Children from Chernobyl area visit Norwich businesses
15:13 18 July 2014
Norwich businesses helped to give children from the Chernobyl area a great day out during their holiday in East Anglia.
The 18 youngsters, all aged seven to 10 and from the area of Belarus devastated by the nuclear disaster in 1986, are enjoying a four-week break arranged by the Mid Suffolk Link of Chernobyl Children’s Lifeline, and on Wednesday they visited Norwich’s Broadland Business Park.
Joanna Barnard, Broadland Business Park estate manager, said: “It is fantastic how the businesses have come together to give these children a brilliant day out. It all started with Start-rite who have been supplying shoes to Chernobyl children for some years. To now turn their visit into an annual event is a great way to work together in aid of children who live a very challenging life.”
The children started their visit with a trip to Start-rite Shoes where they picked out shoes to take home. Next they were shown around D&F McCarthy fruit and vegetable merchants and given a goodie bag of fresh produce. D&F McCarthy also organised a barbecue with help from the Broadland Business Park branch of Makro and Broadland District Council, and the children had the chance to ride in a truck, courtesy of Brand of Beccles, and to climb aboard Seething Airfield’s fire engine. Other businesses also joined in, with NatWest Bank donating children’s toys.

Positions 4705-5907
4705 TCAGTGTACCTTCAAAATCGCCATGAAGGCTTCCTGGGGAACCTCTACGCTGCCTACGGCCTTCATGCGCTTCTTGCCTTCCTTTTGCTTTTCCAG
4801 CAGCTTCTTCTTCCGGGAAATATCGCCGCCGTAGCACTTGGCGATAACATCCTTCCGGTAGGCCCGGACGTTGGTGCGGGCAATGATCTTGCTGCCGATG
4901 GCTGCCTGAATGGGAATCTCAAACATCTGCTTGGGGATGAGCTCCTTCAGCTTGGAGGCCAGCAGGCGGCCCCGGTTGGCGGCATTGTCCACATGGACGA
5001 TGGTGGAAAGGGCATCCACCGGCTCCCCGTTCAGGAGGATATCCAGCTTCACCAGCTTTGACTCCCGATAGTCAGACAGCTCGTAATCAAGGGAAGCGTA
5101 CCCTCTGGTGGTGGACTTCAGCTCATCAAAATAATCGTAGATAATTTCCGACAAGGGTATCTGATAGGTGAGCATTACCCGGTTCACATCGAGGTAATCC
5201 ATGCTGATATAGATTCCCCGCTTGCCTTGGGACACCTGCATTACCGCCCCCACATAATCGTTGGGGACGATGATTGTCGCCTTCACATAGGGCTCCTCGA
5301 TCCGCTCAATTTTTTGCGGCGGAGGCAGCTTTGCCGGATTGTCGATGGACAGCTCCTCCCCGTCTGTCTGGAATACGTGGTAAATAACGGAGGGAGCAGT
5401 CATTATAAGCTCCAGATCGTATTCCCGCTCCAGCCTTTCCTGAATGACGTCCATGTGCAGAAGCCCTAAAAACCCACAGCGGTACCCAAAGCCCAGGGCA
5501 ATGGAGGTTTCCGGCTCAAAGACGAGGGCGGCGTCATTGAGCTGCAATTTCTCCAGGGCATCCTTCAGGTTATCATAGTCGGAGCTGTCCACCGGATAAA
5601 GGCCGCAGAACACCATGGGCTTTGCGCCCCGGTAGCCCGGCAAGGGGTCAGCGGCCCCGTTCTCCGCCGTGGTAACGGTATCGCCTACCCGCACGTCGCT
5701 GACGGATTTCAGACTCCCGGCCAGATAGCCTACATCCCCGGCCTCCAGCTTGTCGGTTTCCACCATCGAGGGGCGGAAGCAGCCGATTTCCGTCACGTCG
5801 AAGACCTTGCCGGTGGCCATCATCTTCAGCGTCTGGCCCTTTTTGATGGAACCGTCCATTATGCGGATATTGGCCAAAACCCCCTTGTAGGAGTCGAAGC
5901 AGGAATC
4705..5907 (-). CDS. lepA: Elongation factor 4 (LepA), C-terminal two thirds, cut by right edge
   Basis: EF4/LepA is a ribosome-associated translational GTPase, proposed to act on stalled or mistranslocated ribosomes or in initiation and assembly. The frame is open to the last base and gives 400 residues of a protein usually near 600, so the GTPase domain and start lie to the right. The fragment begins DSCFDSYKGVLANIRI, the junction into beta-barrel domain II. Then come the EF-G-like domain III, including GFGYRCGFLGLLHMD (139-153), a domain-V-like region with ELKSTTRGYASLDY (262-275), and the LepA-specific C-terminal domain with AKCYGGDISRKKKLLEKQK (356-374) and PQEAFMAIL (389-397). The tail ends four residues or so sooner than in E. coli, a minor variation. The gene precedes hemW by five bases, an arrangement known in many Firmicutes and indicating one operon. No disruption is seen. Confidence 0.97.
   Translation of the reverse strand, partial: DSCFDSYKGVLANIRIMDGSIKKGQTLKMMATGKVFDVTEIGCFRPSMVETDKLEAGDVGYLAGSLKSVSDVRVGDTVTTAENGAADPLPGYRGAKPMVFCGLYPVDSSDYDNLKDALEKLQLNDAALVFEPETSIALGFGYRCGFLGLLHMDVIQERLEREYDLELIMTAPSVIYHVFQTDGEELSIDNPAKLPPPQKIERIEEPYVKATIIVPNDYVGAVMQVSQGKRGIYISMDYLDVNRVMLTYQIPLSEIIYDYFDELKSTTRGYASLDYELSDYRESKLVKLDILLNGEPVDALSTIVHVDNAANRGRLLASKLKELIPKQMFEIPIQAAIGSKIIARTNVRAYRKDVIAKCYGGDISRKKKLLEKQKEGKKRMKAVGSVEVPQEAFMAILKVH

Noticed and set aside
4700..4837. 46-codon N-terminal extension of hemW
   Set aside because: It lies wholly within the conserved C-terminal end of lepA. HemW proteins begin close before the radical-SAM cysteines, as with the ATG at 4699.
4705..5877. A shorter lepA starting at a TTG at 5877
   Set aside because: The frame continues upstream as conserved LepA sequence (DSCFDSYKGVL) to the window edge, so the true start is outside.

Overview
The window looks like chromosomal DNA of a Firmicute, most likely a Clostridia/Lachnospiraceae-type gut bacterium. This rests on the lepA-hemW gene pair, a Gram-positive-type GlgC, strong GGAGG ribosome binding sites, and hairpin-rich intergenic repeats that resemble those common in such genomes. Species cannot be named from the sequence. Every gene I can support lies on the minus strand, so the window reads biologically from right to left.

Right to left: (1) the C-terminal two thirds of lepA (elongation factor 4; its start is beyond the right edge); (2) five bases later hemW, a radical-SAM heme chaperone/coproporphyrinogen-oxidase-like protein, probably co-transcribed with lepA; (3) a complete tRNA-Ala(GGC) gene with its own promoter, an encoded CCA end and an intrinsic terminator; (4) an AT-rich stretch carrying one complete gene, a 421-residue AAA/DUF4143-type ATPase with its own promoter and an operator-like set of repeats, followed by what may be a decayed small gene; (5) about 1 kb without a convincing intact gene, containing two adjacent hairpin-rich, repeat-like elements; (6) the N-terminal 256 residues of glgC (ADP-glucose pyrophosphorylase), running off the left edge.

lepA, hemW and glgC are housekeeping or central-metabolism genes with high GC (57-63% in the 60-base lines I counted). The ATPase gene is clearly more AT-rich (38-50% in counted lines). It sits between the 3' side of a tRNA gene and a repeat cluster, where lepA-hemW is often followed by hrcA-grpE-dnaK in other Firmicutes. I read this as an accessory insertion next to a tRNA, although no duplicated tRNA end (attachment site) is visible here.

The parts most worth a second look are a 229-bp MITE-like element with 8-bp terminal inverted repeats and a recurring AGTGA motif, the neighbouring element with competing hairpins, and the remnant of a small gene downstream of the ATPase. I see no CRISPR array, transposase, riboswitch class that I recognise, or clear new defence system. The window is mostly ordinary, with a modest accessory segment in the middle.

Stacey Wright, Start-rite PR executive, said: “They are such delightful children who have a life that is unimaginably tough. We are so happy to be able to help them out. They are able, often for the first time, to get properly fitting, well made leather shoes, which we hope will last them for a long time.”
Martin McCarthy, director of D&F McCarthy, added: “We are delighted to be involved with Chernobyl Children’s Lifeline. The charity does an amazing job for children who face a very hard life. It is humbling to meet the children and we are so pleased to give them an enjoyable few hours with us.”
The children come from Bielaaziorsk and surrounding villages in western Belarus, which are all still affected by the after effects of the Chernobyl nuclear disaster. Seventy per cent of the radiation fallout was focused on Belarus, 31 people died, and long-term effects such as cancers and deformities are still being accounted for.
Elizabeth Parker, Mid Suffolk Link chairman of Chernobyl Children’s Lifeline, said: “Although the children who come are not ill, they all have compromised immune systems as a result of the environment they live in.
“It is said that their four-week visit here, breathing clean air and eating uncontaminated food, boosts their immune systems to such a degree that it can take two years to get back to the levels they arrive with.”